Sep 27, 2012
The NFL Referees and Pension Reform
Last night the NFL, thoroughly embarrassed by the scabs it attempted to trot out for three weeks, caved in on its demands and made a deal with the NFL Referees Association.
There were really only two ways the lockout could end: like this or with the NFL going an entire season with replacement officials and the replacements—who all have other jobs, by the way—finally caving and capitulating on their demands.
The former was always much more likely and only a group of pampered, old, craven and overpaid robber barons like the NFL owners would be pompous enough to think otherwise. There would be no compromise. So how did the deal get done?
It certainly wasn’t about the money. The NFL gave the officials exactly what they wanted. Compensation will increase from an average of $149,000 a year in 2011, to $173,000 in 2013, and capping at an average of $205,000 by 2019. Starting in 2013, the NFL has the option to make some officials full-time employees as well.
The fight was all about pensions. The NFL refs are one of the few groups in this country that still gets a guaranteed pension rather than a 401(K). For those who don’t know the difference, a pension is what’s known as a defined benefit plan, meaning when you retire you get a set amount of money for life. A 401(K), by contrast, is a defined contribution plan, meaning the only thing certain is how much money you put in, not what you get when you’re done.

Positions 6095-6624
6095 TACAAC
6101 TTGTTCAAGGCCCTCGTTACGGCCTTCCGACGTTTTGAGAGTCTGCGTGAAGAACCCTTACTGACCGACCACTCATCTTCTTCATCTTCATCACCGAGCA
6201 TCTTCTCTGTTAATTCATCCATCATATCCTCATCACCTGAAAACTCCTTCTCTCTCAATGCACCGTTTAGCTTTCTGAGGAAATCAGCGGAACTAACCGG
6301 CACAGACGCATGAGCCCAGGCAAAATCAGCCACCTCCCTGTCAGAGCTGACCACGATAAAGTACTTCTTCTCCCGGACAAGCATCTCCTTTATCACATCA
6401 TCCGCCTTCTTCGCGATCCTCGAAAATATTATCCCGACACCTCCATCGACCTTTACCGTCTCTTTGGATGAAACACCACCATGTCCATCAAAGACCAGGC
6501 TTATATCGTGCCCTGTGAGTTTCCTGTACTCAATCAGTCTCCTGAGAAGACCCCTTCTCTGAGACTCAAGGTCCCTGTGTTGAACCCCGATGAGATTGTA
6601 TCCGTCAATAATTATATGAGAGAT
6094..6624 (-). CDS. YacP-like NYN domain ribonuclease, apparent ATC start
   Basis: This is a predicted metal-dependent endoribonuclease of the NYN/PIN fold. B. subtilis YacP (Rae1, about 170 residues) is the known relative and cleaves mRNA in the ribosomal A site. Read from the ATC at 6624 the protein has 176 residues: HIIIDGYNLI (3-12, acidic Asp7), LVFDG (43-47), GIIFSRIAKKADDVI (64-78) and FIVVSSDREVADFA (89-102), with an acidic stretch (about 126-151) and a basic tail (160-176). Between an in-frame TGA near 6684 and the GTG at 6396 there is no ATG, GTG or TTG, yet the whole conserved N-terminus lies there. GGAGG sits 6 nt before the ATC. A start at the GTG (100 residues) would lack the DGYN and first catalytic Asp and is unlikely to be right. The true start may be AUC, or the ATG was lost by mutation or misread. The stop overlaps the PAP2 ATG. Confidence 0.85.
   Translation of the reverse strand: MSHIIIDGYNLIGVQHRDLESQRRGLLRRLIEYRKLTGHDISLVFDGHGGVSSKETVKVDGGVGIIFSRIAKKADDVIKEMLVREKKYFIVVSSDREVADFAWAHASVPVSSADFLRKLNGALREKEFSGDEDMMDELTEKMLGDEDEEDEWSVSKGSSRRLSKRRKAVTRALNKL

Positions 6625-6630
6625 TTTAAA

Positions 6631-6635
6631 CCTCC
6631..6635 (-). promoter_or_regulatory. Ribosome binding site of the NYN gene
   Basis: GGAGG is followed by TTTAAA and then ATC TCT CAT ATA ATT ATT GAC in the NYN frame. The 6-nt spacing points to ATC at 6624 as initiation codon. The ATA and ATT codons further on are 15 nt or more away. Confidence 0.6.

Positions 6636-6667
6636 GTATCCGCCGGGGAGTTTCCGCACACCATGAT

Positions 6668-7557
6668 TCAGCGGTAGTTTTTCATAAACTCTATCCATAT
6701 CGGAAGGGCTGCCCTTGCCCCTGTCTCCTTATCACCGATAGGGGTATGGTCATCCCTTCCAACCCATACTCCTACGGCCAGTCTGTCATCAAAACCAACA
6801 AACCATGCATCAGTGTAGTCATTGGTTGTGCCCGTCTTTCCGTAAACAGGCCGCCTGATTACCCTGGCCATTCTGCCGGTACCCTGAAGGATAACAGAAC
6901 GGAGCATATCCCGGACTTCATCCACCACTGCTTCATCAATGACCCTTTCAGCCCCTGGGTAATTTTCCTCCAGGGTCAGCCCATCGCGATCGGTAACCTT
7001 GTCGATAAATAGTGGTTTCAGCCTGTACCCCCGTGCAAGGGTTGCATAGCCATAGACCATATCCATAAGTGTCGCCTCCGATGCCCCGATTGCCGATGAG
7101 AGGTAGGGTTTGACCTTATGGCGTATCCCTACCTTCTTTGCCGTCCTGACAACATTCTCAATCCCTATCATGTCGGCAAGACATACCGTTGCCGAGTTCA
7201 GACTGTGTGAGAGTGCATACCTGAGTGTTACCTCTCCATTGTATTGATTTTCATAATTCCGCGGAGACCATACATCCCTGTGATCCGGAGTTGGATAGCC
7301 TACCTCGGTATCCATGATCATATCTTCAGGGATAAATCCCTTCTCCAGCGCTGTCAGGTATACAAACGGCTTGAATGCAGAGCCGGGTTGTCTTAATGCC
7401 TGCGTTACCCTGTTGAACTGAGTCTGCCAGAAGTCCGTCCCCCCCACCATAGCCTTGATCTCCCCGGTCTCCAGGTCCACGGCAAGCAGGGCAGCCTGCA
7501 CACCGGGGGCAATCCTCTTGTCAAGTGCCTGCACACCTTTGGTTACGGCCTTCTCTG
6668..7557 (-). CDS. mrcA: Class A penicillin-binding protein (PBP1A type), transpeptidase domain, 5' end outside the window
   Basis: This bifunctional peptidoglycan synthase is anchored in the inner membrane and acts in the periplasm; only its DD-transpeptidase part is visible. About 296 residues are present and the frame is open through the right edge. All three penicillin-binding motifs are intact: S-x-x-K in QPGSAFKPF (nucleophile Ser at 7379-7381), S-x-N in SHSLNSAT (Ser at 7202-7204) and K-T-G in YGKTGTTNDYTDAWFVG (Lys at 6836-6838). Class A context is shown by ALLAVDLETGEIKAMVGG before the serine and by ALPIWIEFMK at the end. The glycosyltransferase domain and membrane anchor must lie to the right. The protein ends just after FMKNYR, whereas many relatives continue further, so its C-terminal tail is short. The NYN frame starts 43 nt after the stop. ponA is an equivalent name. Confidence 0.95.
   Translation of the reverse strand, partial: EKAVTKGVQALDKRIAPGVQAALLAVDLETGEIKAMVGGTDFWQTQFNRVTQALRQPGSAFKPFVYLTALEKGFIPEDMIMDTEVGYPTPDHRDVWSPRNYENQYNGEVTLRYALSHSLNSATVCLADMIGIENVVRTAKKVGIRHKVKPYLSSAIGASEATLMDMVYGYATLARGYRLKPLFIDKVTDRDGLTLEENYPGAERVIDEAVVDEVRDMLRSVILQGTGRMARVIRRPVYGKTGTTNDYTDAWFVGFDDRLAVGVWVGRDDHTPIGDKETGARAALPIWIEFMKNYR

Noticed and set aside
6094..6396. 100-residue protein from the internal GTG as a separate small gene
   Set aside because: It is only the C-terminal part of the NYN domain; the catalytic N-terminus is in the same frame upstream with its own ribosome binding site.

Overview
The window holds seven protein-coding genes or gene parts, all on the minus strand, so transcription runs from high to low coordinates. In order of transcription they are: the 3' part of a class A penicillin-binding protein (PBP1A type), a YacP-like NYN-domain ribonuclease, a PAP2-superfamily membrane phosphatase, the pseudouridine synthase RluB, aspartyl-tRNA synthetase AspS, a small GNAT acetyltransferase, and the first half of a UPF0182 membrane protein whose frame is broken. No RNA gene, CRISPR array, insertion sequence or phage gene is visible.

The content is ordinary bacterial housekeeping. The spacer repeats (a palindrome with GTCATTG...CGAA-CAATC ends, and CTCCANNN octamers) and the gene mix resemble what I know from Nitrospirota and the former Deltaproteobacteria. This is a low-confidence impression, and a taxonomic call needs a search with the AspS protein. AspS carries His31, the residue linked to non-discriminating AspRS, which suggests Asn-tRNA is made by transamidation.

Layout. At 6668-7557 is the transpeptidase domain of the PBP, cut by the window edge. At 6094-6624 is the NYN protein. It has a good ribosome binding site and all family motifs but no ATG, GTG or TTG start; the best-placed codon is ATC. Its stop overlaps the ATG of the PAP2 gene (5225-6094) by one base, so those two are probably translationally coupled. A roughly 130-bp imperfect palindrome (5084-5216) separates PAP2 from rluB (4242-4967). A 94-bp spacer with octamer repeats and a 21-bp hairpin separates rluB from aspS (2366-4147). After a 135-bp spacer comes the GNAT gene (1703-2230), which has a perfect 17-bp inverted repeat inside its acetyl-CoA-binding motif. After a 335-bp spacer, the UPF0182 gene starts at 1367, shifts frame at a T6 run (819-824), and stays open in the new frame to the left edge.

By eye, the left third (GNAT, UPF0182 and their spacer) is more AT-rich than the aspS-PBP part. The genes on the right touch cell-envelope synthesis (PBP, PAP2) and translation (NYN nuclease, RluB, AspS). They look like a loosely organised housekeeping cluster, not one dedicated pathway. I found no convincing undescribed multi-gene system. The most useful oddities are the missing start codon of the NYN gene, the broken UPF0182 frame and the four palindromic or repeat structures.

The 401(K) started gaining traction in the 1980s as an add-on to the package companies could offer to high-level executives. These executives were guaranteed a pension and offered some retirement play money in the form of 401(K)s.
Once the corporate world caught on to the idea they started offering them to employees as an alternative to traditional pensions, telling people they could “take charge” of their retirement money…by taking on investments and risks they were completely unqualified to handle.
The truth about 401(K)s is not that only are they less reliable than pensions, they generate less money and are loaded with fees. The NFL refs, in exchange for getting the money they wanted and job security, accepted a five year guarantee of their pensions and three years of 401(K)s for their eight-year agreement with the league.
I say to the NFL officials what I say to anyone in the US with a pension right now: watch your back.